This project is part of the research programme "Popular oral tradition and collective memory" conducted by the Centre for Cooperative Research in Social Sciences (CCRSS, Pune).
The program is an attempt to project new insights into the symbolic systems and processes of social communication among communities with a low social status in India. It aims at revealing ways and forms of cultural agency characteristic of the subordinated.
Initial work has been undertaken by CCRSS during the 1980s decade. It consists of a methodical collection of data (basically song texts), structural content analysis with interpretation involving the informants, write-ups and publications, seminars and eventually practical valorisation. About 50,000 song texts have been collected so far, classified and stored in a computer database, along with data about the performers, places and contexts of performance. (See A cultural-sociological database <hdl:11041/sldr000735/database-en.htm>)
Grindmill songs are interpreted at dawn by peasant women in the few villages in which the grindstone has not yet been replaced with the electric mill. In the context of drastic transformations occurring in rural areas of Maharashtra, the texts of these songs display a characteristic continuity between " traditional " and " modern " thought processes and modes of expression. They aim at establishing bonds between individuals and groups.
The main concern of the semantic/linguistic study of grindmill song texts undertaken so far by the CCRSS has been to capture the motivations which prompt them, thereby strengthening various forms of social intervention among low social status women.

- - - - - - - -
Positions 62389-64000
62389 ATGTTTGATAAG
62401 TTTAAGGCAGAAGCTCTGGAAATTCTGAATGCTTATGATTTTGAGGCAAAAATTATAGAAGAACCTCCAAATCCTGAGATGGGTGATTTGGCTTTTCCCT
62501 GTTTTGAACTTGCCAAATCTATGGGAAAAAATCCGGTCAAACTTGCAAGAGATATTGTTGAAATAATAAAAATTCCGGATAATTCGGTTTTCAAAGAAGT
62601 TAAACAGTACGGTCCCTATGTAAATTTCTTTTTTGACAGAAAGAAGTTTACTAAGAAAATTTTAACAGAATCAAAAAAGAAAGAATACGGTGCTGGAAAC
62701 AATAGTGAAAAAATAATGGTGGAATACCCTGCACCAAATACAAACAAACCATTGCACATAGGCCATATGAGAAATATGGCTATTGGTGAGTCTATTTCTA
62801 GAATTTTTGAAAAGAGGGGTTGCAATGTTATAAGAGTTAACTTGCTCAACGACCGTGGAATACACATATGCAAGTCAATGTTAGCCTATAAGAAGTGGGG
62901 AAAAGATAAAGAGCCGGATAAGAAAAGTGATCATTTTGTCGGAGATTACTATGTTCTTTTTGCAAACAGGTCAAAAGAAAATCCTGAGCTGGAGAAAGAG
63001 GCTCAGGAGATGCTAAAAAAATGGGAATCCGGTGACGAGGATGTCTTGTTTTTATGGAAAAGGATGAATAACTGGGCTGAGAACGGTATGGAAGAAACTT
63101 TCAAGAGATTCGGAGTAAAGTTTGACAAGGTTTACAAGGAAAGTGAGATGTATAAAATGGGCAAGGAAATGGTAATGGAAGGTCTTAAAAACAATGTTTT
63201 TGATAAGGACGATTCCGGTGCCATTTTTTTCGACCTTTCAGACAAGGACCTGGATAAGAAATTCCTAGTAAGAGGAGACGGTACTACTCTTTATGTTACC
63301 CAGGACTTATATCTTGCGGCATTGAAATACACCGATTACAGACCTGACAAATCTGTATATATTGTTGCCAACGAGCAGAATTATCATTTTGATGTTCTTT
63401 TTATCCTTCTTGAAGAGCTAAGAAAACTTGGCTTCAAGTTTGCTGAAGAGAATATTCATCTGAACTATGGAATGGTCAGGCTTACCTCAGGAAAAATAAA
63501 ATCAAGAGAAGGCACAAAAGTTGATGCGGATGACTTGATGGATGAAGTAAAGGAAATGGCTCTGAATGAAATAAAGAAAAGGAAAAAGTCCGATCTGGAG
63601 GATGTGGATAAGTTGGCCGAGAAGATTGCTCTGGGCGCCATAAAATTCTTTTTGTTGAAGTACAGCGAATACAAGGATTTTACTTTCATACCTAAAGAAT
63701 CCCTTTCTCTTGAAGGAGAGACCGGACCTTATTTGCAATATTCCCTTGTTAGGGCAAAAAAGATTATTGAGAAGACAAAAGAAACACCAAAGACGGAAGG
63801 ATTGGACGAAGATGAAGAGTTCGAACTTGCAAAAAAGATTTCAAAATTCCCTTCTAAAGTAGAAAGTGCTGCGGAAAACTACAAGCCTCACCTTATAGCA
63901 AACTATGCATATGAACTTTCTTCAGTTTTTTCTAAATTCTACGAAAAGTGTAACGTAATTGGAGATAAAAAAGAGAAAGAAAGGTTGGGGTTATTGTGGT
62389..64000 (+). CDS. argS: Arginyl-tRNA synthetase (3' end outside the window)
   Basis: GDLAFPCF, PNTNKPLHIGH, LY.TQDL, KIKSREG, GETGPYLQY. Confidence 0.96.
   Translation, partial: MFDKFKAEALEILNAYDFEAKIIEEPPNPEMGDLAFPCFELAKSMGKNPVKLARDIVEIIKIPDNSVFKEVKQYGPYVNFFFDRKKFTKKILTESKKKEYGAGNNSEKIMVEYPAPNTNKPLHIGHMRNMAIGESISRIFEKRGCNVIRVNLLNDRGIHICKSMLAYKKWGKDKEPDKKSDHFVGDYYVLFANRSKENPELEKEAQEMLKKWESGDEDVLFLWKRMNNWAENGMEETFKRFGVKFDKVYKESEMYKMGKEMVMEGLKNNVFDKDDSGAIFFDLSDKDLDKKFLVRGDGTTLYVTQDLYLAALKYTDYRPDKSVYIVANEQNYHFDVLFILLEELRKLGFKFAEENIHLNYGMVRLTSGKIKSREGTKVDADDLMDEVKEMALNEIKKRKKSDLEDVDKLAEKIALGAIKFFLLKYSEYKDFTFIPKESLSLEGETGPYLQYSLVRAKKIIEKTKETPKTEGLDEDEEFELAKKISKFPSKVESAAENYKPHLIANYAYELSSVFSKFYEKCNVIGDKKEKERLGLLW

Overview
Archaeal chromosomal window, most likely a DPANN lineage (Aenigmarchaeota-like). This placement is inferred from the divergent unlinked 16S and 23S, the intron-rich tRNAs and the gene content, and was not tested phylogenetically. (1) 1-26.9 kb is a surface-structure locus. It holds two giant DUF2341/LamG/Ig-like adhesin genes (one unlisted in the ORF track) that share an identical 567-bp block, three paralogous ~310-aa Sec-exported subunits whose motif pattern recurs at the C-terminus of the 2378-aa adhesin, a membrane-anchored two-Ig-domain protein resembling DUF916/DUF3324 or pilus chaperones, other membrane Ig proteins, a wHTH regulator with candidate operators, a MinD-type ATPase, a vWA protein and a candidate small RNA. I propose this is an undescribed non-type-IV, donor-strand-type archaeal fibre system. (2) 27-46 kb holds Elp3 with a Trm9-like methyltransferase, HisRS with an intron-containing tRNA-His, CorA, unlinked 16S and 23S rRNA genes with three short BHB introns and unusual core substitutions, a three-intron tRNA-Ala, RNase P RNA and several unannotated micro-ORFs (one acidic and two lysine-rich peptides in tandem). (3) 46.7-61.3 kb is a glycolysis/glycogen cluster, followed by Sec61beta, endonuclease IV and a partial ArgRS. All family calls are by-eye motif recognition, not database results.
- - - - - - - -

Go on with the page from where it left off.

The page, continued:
An example of the context analysis will be found in Poitevin & Rairkar (1996) " Stonemill and Bhakti ", D.K. Printworld, New Delhi. The insider's perspective is highlighted in communications to seminars, e.g. Grindmill songs and animation, by Tara Ubhe and A performance capacity reactivated by Kusum Sonavne.
Since 1995 the documentation on grindmill songs is completed with sound recordings in digital format which are classified in the database. This new bulk of data (which currently contains more than 30 hours of selected recordings covering about 22 villages) is an important reference material, both for the study of the performance itself, which otherwise is blurred sby the descriptive transcription of song texts, and for the study of tunes related to different subjects, geographical areas and social groups.
In 1996-97 I undertook classificatory work of the melodic repertory contained in this database. About 100 tunes have been identified and partly classified. This work was the subject of my Master Degree in musicology under an agreement between CCRSS, the Centre des Sciences Humaines (CSH, New Delhi) and Aix-en-Provence University.
This initial work highlighted the need for new analytical tools that would lend themselves to tonal classification in a musical system devoid of explicit musical rules. Further, it outlined inconsistencies in the concept of "musicality" from the points of view of performers/listeners belonging to different social groups.
It is clear that a thorough study of the practice of singing at the grindmill will involve an integrated approach combining the discursive elements of text, melody and para-musical components such a gesture, intention, group communication, etc...
During my first PhD year (DEA), I came across new analytical tools able to account for discursive, argumentative, rhetorical structures inherent to musical forms, which may not necessarily be isomorphic to the same structures in the song text. My study will therefore focus on specific musical structures and attempt to link them with language-discursive structures encountered in the text. As a starting hypothesis, a parallel may be drawn between melodic patterns and the prosodic intonation patterns of speech.
It is hoped that the "deciphering" of communication patterns in an oral popular tradition will bring new insights into emerging sciences of music (as exemplified by endeavours such as the international project on "Musical Signification") which so far have almost exclusively rested upon a classical hermeneutical deciphering of musical "text."
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